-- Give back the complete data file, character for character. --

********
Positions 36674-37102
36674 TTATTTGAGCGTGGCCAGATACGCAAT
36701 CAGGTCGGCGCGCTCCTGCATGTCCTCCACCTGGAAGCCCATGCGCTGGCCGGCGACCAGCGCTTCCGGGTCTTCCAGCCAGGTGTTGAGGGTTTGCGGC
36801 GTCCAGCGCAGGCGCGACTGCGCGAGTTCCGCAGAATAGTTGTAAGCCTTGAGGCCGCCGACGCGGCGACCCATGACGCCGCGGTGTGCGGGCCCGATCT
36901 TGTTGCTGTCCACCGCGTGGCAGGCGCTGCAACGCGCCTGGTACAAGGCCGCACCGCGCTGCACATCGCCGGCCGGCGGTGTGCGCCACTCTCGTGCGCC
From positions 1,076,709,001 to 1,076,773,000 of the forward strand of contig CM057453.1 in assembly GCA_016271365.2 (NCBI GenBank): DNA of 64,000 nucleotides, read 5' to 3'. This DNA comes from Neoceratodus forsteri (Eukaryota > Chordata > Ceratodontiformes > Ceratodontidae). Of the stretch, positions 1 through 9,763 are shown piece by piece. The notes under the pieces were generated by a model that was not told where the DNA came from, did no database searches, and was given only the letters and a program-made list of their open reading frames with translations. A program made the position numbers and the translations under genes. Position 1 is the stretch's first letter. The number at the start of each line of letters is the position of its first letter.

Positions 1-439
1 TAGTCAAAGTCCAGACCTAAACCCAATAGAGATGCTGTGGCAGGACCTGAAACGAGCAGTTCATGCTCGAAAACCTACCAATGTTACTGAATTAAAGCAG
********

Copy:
Positions 36674-37102
36674 TTATTTGAGCGTGGCCAGATACGCAAT
36701 CAGGTCGGCGCGCTCCTGCATGTCCTCCACCTGGAAGCCCATGCGCTGGCCGGCGACCAGCGCTTCCGGGTCTTCCAGCCAGGTGTTGAGGGTTTGCGGC
36801 GTCCAGCGCAGGCGCGACTGCGCGAGTTCCGCAGAATAGTTGTAAGCCTTGAGGCCGCCGACGCGGCGACCCATGACGCCGCGGTGTGCGGGCCCGATCT
36901 TGTTGCTGTCCACCGCGTGGCAGGCGCTGCAACGCGCCTGGTACAAGGCCGCACCGCGCTGCACATCGCCGGCCGGCGGTGTGCGCCACTCTCGTGCGCC
From positions 1,076,709,001 to 1,076,773,000 of the forward strand of contig CM057453.1 in assembly GCA_016271365.2 (NCBI GenBank): DNA of 64,000 nucleotides, read 5' to 3'. This DNA comes from Neoceratodus forsteri (Eukaryota > Chordata > Ceratodontiformes > Ceratodontidae). Of the stretch, positions 1 through 9,763 are shown piece by piece. The notes under the pieces were generated by a model that was not told where the DNA came from, did no database searches, and was given only the letters and a program-made list of their open reading frames with translations. A program made the position numbers and the translations under genes. Position 1 is the stretch's first letter. The number at the start of each line of letters is the position of its first letter.

Positions 1-439
1 TAGTCAAAGTCCAGACCTAAACCCAATAGAGATGCTGTGGCAGGACCTGAAACGAGCAGTTCATGCTCGAAAACCTACCAATGTTACTGAATTAAAGCAG